The debut of the Asus Transformer AIO at the Computex 2012 on the official Twitter account for Asus caused a bit of a stir with this tweet:

Here we have a picture of the rear view of a shapely, well-dressed woman presenting the new Asus Transformer AIO to a crowd of interested men. While some women may tend to find this image to be offensive and sexist, some men may tend to find the image to be accurate and acceptable. This disconnect is at the heart of a digital problem that can bring an organization to its knees.

The suggestive image alone is offensive enough to anyone who understands the subtle sexist jabs it makes toward women. Once “The rear looks pretty nice. So does the new Transformer AIO.”, is added – something that could have been meant as a tacky joke, transforms into a much larger problem for Asus’ reputation. Unless Asus wanted to take attention away from their new innovative, dual operating system, the Transformer AIO to encourage discussions about women, isms & technology.

Asus apologized for the insensitive tweet by removing it and saying “We apologise for the inappropriate comment on Twitter earlier. We will take steps to ensure this doesn’t happen again” –

Tim Smalley, the digital marketing manager of ASUS’s Global Corporate Marketing Division issued this statement on Mashable :

“First of all, please accept our sincere apologies for causing offence to many of Twitter’s users – it was never ASUS’ intention to offend anyone, let alone be sexist.

We have spent some time investigating this since it came to our attention and, due to the hectic schedule around Computex and the fact a number of third parties had access to our social media accounts during this period, we realize that someone has made a deeply regrettable mistake. We have taken steps to ensure that this does not happen again.”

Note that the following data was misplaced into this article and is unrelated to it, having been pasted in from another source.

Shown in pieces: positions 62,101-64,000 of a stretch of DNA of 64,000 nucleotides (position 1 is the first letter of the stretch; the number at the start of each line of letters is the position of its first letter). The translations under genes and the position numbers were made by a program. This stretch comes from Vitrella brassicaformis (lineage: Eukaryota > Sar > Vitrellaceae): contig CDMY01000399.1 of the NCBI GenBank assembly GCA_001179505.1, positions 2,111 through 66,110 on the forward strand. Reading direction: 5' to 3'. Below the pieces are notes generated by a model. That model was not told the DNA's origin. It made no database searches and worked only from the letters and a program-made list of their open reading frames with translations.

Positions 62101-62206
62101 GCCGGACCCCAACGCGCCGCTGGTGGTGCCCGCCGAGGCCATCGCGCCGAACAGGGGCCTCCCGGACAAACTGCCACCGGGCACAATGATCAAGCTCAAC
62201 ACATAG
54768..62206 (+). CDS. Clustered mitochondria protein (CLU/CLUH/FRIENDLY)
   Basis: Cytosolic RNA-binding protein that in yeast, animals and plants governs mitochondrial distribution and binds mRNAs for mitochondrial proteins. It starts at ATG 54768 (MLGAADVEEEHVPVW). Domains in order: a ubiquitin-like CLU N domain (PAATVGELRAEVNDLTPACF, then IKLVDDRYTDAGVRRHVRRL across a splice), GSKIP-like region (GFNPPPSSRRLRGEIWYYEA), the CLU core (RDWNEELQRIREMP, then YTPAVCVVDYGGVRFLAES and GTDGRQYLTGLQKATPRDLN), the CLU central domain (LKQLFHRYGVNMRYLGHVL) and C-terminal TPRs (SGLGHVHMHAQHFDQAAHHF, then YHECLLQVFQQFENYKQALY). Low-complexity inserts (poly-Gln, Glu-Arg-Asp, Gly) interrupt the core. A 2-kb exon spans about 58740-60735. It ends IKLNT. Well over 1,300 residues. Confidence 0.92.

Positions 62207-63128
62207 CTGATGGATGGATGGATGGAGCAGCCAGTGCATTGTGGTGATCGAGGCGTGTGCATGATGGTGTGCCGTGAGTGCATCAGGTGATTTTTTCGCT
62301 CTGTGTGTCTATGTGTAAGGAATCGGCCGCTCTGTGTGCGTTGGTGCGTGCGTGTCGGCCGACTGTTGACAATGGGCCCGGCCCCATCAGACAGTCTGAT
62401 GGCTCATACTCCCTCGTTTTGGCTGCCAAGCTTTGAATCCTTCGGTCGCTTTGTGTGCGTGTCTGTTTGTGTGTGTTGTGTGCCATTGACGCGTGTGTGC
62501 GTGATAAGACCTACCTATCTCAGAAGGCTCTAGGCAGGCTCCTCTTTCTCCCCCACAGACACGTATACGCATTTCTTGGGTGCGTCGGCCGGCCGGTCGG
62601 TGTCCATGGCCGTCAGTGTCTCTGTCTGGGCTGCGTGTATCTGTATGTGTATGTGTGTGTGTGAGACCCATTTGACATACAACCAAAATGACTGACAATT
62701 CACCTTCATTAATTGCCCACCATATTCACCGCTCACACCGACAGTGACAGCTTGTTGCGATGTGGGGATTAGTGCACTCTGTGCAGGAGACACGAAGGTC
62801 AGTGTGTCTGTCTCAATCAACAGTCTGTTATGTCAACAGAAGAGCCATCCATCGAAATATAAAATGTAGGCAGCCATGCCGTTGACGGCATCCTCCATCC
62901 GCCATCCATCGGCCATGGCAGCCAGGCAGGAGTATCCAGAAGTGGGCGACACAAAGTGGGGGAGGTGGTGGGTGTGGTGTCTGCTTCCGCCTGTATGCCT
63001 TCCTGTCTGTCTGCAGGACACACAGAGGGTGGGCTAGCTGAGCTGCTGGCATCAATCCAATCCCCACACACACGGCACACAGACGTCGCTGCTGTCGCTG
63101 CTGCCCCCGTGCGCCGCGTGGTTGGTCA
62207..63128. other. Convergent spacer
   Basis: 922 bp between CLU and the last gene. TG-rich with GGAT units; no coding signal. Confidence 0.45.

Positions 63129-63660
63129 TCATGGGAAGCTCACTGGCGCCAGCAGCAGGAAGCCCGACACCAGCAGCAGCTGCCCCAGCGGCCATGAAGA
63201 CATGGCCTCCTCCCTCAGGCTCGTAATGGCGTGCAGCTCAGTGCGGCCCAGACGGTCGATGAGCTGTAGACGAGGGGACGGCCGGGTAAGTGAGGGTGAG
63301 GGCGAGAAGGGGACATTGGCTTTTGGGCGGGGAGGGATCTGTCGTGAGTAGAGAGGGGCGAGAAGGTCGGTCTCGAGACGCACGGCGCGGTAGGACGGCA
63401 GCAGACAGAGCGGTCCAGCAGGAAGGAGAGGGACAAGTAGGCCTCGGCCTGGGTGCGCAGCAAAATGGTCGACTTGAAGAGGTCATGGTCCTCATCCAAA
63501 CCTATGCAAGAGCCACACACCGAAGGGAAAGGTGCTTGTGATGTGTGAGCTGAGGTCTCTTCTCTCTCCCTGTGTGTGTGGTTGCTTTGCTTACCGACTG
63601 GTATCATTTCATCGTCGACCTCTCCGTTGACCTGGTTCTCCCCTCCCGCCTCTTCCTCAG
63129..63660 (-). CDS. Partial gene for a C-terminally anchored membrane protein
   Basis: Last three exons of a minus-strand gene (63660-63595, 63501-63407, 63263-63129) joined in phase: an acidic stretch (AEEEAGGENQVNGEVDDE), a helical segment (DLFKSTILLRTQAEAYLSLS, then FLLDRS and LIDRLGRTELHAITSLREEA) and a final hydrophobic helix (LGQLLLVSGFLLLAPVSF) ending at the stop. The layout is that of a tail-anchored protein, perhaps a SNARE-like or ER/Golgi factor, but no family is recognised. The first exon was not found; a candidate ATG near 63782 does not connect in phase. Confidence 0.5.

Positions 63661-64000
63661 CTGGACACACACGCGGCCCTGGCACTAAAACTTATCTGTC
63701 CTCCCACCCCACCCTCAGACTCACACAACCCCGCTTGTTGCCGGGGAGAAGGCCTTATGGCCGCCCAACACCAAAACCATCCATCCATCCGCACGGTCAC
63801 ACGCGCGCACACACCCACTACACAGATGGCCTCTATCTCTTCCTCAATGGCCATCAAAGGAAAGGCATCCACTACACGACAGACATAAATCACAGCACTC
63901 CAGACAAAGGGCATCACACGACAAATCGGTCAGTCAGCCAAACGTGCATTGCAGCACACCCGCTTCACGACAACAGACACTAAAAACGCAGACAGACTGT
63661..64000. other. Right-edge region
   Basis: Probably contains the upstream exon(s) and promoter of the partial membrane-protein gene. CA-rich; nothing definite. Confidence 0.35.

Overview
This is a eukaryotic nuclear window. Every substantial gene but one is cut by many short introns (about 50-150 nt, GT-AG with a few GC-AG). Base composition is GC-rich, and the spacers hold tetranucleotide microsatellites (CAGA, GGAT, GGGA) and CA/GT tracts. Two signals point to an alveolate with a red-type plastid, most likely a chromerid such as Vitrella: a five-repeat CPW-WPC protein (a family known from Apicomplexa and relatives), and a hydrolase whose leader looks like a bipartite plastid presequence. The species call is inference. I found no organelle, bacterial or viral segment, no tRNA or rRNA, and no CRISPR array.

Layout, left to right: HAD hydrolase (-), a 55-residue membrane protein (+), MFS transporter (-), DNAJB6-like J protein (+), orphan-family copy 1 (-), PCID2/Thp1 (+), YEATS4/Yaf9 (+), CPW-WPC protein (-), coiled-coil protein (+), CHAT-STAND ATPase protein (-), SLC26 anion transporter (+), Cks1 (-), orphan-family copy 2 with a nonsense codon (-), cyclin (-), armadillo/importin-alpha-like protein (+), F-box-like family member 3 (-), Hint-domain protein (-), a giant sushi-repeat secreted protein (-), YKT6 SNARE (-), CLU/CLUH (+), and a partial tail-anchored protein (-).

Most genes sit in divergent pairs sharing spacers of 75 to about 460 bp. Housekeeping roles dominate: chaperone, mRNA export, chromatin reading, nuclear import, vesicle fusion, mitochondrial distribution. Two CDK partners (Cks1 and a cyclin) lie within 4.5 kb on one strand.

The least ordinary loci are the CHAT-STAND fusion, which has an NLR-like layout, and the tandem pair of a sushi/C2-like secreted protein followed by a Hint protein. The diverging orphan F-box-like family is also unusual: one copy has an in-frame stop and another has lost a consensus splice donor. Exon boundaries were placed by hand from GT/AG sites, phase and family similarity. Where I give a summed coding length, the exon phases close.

This distasteful tweet raised several issues for organizational reputation, responsibility & risk:

  • Responsibility: Some thoughts, such as insensitive statements… have no place in a forward focused organization or in its digital communications.
  • Risk: The official Social Media account(s) should be in alignment with your brand and be in the care of professionals who revere the organization/brands they represent and deeply understand the power of social media. Digital communications should be professional and handled with extreme care at all times.
  • Reputation: Social Media and the power of digital sharing should never be taken lightly. A sterling reputation can be severely damaged by a tweet and desecrated by viral sharing. Monitor and safeguard your reputation, always.

A disconnect between brand and consumer should not be overlooked or minimized by organizations.  If confusion and cloudy intentions prevail, expect your brand and your reputation to end up with frayed edges. All of the uncertainty can usher a brand toward less mind share, which could be followed by a loss in market share.

So far this situation has brought @Asus more followers, and more attention from social networks with a bunch of criticism about inappropriate comments. In the end (no pun intended), it’s all a matter of perception and interpretation. In business, there will be times when the consumer’s sees a situation differently than the organization (company) hoped she or he would see it.  Every organization and professional must assume the risks associated with sharing images and information online. No one is immune.

PS. You can see the video about the Asus Transformer, where dual operating systems – Android and Windows 8 – coexist.

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